He is not surprised by its belated success, given its elevated status in the Jackson catalogue - there was a memorable rendition by the singer at the 1988 Grammy Awards, with a gospel choir supplying the rousing crescendo, and it was the finale on Jackson's Dangerous world tour four years later. "It's quite inspirational and when people are grieving they don't necessarily want a dance one, and they don't necessarily want a slow song either, because it might be too much," says Mr Blank. "So Man in the Mirror is on middle ground. It appeals to lots of people, not just Michael Jackson fans but the general public who might not consider themselves to be Michael Jackson fans in particular." It's not a song that can be pigeon-holed, he says, because it's not pop or soul, but it's an anthem that a lot of people can relate to, especially with the world going through hard times.
Its most famous lines are:
If You Wanna Make The
World A Better Place
Take A Look At Yourself, And
Then Make A Change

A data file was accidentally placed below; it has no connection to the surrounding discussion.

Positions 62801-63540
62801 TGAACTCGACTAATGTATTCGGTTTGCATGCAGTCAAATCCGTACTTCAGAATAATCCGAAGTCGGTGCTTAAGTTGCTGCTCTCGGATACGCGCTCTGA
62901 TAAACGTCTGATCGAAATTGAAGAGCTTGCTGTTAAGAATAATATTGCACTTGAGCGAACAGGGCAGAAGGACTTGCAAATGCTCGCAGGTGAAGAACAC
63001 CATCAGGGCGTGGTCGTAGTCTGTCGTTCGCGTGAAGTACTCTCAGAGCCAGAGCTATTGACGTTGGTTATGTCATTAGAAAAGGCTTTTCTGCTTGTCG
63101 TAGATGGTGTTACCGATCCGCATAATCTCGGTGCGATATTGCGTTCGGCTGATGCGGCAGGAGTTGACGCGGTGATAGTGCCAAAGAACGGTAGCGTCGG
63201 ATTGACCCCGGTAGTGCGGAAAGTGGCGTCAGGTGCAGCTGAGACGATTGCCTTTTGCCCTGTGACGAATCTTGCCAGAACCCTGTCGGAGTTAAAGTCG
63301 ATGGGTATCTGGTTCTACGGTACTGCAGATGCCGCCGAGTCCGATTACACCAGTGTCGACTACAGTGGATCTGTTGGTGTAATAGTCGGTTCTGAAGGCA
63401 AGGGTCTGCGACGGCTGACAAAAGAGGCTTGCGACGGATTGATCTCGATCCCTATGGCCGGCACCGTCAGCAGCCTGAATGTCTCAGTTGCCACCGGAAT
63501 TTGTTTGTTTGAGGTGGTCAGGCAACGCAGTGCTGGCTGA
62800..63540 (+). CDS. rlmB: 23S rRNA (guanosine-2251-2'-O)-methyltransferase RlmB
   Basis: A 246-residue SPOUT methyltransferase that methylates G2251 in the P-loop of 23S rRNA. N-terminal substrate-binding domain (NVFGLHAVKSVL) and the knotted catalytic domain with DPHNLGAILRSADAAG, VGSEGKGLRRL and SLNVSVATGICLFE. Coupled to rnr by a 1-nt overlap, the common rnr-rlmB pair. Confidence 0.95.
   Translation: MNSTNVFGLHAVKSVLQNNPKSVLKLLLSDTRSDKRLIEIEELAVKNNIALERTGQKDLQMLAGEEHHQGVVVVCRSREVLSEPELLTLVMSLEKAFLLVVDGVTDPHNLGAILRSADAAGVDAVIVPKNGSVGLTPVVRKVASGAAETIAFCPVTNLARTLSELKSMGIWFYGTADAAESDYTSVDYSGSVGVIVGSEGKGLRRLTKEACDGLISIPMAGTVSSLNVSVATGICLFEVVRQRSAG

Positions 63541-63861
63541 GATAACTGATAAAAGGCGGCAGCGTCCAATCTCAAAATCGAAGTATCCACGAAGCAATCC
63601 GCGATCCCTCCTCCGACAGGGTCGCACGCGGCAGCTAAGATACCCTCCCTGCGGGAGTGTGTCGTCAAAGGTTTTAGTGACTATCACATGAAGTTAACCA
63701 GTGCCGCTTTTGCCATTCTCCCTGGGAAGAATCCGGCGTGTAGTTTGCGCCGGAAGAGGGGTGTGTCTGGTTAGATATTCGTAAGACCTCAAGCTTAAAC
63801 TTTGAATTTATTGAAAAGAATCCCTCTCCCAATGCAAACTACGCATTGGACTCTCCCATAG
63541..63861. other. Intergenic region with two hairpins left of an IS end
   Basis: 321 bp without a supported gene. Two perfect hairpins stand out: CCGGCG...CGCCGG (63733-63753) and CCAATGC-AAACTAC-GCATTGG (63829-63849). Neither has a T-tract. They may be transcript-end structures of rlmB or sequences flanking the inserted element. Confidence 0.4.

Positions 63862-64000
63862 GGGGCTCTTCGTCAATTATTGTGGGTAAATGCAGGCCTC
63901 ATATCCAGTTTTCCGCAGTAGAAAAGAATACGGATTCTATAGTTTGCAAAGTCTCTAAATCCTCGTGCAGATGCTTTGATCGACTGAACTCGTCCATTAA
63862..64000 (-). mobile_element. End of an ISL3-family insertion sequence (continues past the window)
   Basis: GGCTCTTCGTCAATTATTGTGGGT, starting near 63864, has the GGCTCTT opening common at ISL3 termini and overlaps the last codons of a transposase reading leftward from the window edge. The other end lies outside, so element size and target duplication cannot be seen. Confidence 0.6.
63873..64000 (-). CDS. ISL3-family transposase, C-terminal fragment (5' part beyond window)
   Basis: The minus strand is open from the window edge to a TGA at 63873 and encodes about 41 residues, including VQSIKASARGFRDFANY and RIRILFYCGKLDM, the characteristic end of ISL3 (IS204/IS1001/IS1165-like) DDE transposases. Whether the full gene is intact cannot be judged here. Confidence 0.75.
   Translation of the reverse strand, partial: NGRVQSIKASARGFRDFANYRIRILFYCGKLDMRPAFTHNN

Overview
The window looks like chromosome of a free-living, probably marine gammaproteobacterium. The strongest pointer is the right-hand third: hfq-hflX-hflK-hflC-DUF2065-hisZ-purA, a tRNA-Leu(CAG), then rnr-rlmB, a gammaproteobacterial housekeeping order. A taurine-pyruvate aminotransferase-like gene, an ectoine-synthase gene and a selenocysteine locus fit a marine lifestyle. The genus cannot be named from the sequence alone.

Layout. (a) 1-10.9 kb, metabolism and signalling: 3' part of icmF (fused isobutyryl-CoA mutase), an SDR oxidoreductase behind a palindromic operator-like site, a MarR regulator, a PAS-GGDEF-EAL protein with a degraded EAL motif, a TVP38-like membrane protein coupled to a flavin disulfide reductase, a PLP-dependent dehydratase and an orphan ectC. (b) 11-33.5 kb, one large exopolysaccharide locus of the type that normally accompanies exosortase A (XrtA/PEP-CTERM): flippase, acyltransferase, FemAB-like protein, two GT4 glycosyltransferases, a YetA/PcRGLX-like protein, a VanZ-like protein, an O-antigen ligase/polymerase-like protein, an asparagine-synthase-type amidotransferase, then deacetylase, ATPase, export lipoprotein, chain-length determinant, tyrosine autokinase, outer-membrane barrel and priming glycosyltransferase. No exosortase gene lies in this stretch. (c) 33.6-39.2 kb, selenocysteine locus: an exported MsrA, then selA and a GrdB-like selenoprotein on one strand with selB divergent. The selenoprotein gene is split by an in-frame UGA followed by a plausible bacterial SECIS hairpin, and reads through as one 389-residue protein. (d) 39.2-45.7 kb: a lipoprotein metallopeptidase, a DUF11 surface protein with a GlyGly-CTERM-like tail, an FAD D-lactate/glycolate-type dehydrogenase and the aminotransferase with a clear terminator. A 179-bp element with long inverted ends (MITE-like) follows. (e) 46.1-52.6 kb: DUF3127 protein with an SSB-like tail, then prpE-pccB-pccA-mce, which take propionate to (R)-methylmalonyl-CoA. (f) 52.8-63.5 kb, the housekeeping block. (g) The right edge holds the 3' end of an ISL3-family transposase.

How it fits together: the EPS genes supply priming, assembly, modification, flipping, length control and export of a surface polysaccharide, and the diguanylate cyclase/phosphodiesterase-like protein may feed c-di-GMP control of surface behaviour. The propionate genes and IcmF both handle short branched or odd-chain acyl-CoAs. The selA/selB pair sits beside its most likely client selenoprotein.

Its message, says Mr Blank, is that the ills of the world, like homelessness and suffering, can be cured if every individual makes his or her own contribution. "It deserves to be at the top of the charts and as it's always been popular among fans, it's as if they are saying: 'Let's get it the recognition it deserves.'" Man In The Mirror was the fourth single from Bad, Jackson's 1987 album, and was written by Siedah Garrett and Glen Ballard. It reached number 21 in the singles charts - a respectable position for most artists, but by Jackson's standards a low performer, when other singles from Bad were selling in large numbers. But, at times, the song has reached out to a wider audience. During Celebrity Big Brother 2007, Michael's brother, Jermaine, who was a contestant on the show, confronted housemates about the bullying of Bollywood actress Shilpa Shetty. The following morning, Man In The Mirror was used as an alarm call to wake the house. A year later, it reappeared in the lower reaches of the charts after X Factor contestant Diana Vickers sang it. And since his death, tributes on television have used clips of Jackson singing it. Madonna's stage tribute to Jackson at her O2 concert also featured its lyrics.